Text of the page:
Big Changes Ahead for How Troops Combat Future Chemical and Biological Threats

BALTIMORE — Over the next few years, troops working closely with chemical, biological, radiological and nuclear threats will receive new suits, gloves and better detection devices.

These are minor, albeit important, changes to how they can better combat a growing list of nasty threats that don’t always involve bullets and missiles.

But what will really change their work is a combined threat review, new strategy and increased funding to put CBRN at the forefront of defense thinking.

The broader “pivot” and “transformation” that a senior defense official pointed out at a business conference to defeat these threats, is a comprehensive review of posture, increased multi-year funding, and a new way to integrate CBRN defense into everything troops do. .

With this new prioritization and funding, officials hope that CBRN equipment and strategy will seep into the total force.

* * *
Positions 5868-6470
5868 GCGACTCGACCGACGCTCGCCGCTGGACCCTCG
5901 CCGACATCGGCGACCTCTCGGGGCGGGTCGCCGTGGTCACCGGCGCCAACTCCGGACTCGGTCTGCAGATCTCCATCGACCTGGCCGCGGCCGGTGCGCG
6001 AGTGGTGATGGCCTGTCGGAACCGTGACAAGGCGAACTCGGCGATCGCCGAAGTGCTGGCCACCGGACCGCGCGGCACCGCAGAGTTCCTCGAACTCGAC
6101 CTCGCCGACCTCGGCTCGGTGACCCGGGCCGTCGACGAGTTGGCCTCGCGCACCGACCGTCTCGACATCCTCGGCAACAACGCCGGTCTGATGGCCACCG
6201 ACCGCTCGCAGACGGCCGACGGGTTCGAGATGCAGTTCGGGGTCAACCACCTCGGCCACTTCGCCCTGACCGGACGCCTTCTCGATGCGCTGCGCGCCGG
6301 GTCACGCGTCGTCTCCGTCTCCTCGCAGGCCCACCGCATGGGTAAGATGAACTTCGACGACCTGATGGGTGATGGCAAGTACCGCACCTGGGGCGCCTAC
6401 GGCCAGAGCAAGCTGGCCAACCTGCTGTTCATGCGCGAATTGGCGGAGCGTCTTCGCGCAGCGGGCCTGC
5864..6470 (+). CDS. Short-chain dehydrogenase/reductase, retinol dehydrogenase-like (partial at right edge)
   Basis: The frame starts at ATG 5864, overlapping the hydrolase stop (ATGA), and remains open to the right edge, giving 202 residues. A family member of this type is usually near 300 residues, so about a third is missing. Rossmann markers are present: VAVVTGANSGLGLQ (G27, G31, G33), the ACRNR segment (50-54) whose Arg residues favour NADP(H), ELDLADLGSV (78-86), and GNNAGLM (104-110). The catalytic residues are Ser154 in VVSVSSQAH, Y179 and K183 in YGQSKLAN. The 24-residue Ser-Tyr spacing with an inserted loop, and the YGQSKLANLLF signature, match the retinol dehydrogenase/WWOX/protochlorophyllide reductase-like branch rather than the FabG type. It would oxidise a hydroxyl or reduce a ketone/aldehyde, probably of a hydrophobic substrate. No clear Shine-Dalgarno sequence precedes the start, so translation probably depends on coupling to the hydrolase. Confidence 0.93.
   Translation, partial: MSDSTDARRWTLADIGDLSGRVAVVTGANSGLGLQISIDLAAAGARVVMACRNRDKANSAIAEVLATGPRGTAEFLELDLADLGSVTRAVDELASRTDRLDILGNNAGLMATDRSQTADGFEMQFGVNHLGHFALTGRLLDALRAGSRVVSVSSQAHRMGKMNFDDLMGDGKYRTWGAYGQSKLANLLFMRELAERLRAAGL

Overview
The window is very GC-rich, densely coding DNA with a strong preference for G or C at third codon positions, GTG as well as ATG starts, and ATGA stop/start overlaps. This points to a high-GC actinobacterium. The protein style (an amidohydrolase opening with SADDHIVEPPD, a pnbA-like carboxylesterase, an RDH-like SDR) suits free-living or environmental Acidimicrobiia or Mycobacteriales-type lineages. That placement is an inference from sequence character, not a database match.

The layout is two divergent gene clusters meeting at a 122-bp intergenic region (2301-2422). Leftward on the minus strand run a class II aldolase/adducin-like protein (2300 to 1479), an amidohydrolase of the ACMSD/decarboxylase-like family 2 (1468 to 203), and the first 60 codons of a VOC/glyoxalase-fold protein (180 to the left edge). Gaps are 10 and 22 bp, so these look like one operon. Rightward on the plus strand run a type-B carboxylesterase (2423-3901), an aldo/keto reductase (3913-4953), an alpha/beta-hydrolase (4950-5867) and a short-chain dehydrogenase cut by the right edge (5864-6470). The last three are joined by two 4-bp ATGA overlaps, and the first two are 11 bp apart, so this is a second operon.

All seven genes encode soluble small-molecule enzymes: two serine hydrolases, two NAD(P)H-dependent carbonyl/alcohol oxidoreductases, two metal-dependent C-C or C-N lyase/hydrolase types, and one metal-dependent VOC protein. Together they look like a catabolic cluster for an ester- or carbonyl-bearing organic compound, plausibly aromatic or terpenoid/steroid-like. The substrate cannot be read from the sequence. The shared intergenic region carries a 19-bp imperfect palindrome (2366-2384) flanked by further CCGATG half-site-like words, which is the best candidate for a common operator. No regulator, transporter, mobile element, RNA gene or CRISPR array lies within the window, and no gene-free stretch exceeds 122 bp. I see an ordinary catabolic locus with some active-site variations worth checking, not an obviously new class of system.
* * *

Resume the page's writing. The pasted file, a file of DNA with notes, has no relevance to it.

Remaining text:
Adding another layer of data mining and machine learning will help frontline CBRN officers better deal with currently unknown dangers that threaten to overwhelm defense, civilians and emergency response alike. a way that could outpace the COVID-19 pandemic.

Deputy Secretary of Defense for Nuclear, Chemical, and Biological Defense Programs Deborah Rosenblum outlined the situation in her remarks July 28, the second day of the National Defense Industrial Association’s annual CBRN conference here in Baltimore, Maryland. .

“We’re not going to figure it out as we go along,” Rosenblum said. “We need a radical transformation.”

Rosenblum called the growing chemical and biological threat “much more difficult” and “rapidly changing”.